One of Michigan’s favorite sons is about to buy one of America’s most storied sports franchises.
A group led by former Michigan State basketball star Earvin “Magic” Johnson has emerged as the winning bidder to the buy the bankrupt Los Angeles Dodgers, outgoing owner Frank McCourt announced Tuesday.
The bid came in at about $2 billion, easily a record for a North American sports team.
“I am thrilled to be part of the historic Dodgers franchise and intend to build on the fantastic foundation laid by Frank McCourt as we drive the Dodgers back to the front page of the sports section in our wonderful community of Los Angeles,” Johnson said in a statement.
If the deal is approved – it should be by the end of April – the famed ballclub’s new owner would be Guggenheim Baseball Partners, which includes Johnson as well as Stan Kasten, who’s previously served as president of the Atlanta Braves and Washington Nationals.
Johnson reportedly would receive a small stake in the team, as would Peter Guber, a film producer who also owns a stake in the NBA’s Golden State Warriors. The money man in the group is Mark Walter, CEO of Guggenheim Partners, a global financial services company.
McCourt, a New England native who made his fortune in real estate and parking-lot developments, bought the Dodgers in 2004 from Rupert Murdoch’s NewsCorp for $430 million.
While McCourt nearly doubled revenues during his tenure as owner, the ballclub has been in a state of financial disarray for quite some time. McCourt is believed to want the deal finalized before the end of April, just before a $131 million payment to ex-wife Jamie McCourt comes due.
The McCourts announced their plans to divorce on Oct. 14, 2009, the day before the Dodgers opened their National League Championship Series with the Philadelphia Phillies (Los Angeles lost in five games). What’s ensued has been a power struggle over team control and a bitter, drawn-out divorce case, in which the public was clued in on the McCourt’s lavish lifestyle, enraging diehard Dodgers fans.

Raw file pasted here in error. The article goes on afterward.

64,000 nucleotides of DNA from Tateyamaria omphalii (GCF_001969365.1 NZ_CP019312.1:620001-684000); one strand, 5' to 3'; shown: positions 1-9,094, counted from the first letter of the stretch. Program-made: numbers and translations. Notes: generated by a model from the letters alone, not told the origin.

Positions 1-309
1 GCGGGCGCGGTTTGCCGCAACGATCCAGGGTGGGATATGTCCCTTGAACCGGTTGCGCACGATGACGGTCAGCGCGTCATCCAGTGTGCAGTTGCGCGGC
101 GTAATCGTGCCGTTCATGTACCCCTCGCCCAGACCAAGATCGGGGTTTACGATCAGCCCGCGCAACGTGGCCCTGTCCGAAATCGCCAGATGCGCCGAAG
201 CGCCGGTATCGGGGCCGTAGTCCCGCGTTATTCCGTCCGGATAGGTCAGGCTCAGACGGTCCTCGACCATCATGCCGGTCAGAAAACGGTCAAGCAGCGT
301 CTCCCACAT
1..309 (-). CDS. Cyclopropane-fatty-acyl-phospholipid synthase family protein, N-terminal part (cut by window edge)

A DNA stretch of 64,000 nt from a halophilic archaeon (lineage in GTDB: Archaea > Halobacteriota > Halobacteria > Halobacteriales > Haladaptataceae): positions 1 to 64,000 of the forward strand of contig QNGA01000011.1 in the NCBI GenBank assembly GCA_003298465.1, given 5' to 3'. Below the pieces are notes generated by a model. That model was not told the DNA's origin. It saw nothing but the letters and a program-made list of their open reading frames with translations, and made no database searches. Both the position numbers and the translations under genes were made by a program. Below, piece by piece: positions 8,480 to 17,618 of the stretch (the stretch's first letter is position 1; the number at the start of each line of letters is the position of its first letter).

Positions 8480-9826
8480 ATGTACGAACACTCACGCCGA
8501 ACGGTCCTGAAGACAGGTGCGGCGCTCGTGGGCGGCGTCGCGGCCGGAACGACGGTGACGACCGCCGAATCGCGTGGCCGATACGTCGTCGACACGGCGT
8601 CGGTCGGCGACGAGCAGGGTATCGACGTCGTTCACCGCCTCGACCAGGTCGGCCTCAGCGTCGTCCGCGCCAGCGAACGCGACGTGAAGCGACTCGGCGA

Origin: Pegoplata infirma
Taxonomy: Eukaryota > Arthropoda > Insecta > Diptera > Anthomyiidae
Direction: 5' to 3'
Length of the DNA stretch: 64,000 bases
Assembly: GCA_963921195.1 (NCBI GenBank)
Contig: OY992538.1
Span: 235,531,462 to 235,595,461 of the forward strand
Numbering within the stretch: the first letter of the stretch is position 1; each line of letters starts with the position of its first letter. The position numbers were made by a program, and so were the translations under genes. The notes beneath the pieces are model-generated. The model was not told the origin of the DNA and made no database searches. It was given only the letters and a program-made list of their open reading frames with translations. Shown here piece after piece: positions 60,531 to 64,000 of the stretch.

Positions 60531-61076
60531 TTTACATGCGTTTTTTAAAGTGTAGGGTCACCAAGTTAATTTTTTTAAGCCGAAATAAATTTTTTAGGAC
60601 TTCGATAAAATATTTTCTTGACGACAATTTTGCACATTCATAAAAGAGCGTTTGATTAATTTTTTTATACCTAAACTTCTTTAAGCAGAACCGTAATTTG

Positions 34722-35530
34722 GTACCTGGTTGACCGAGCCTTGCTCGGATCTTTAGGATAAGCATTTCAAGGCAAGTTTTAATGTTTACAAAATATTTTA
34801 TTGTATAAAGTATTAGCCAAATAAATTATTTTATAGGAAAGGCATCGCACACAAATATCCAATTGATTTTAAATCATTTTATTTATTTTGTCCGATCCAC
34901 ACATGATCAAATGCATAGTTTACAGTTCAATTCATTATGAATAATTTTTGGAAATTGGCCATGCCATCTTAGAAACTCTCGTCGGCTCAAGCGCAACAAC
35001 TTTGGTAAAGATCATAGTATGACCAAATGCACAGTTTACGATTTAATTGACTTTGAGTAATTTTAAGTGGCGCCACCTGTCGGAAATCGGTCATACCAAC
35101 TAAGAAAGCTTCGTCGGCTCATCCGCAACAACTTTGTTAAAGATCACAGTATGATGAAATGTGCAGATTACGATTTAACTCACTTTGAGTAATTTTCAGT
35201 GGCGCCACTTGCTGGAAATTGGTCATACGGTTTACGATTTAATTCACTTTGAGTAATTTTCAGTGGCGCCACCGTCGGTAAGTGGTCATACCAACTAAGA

Major League Baseball got involved in the day-to-day operations of the Dodgers in April 2011, and two months later commissioner Bud Selig rejected a proposed $3 billion television deal with Fox that McCourt said would’ve helped the franchise. Selig, though, was concerned much of the upfront money – nearly $400 million – would not be spent on the ballclub, but rather to pay off other debts. A week later, the Dodgers filed for bankruptcy, and in November began lining up bidders for the sale.
In the end, it appears McCourt will get $2 billion, which is nearly double the previous sale record — $1.1 billion for the NFL’s Miami Dolphins in 2009.
In December, Johnson, 52, a Lansing native, announced his intentions to join a bidding group, led by Walter and Kasten. Walter, whose Guggenheim Partners reportedly manages more than $125 billion in investments, will write the checks; Kasten, who helped put together those great Braves teams of the 1990s, could handle baseball-related duties; and Johnson is expected to serve as a vice president or the like.
The group emerged from a crowded field of bidders, groups that included the likes of former manager Joe Torre, Dallas Mavericks owner Mark Cuban and St. Louis Rams owner Stan Kroenke.
Johnson was a basketball star at Lansing Everett and later Michigan State, where he led the Spartans to their first national championship in 1979. He was the first overall pick by the Lakers in 1979, and put together a Hall of Fame career before retiring in November 1991 at age 32 after stunning the world with the announcement that he had tested positive for HIV.
He attempted a couple brief comebacks as a player, but mostly turned his focus to post-career ventures, many in the world of business.
Johnson spent a lot of time on television, served as a minority owner of the Lakers (he sold his stake in 2010), owned and sold some Starbucks, and continues to be an activist in the fight against HIV and AIDS. He also remains a part-owner of the Dayton Dragons, a minor league baseball affiliate of the Cincinnati Reds.
Of course, he also can often be seen in the stands, cheering on the Michigan State basketball team, as he was during this year’s run to the Sweet 16 in the NCAA Tournament.
In the Dodgers, he’ll get a franchise that has made the playoffs four times in the last eight years, but hasn’t played in – or won – a World Series since 1988, when Johnson still was starring in “Showtime” on the court at The Forum, some 20 miles from perhaps his new office at Dodger Stadium.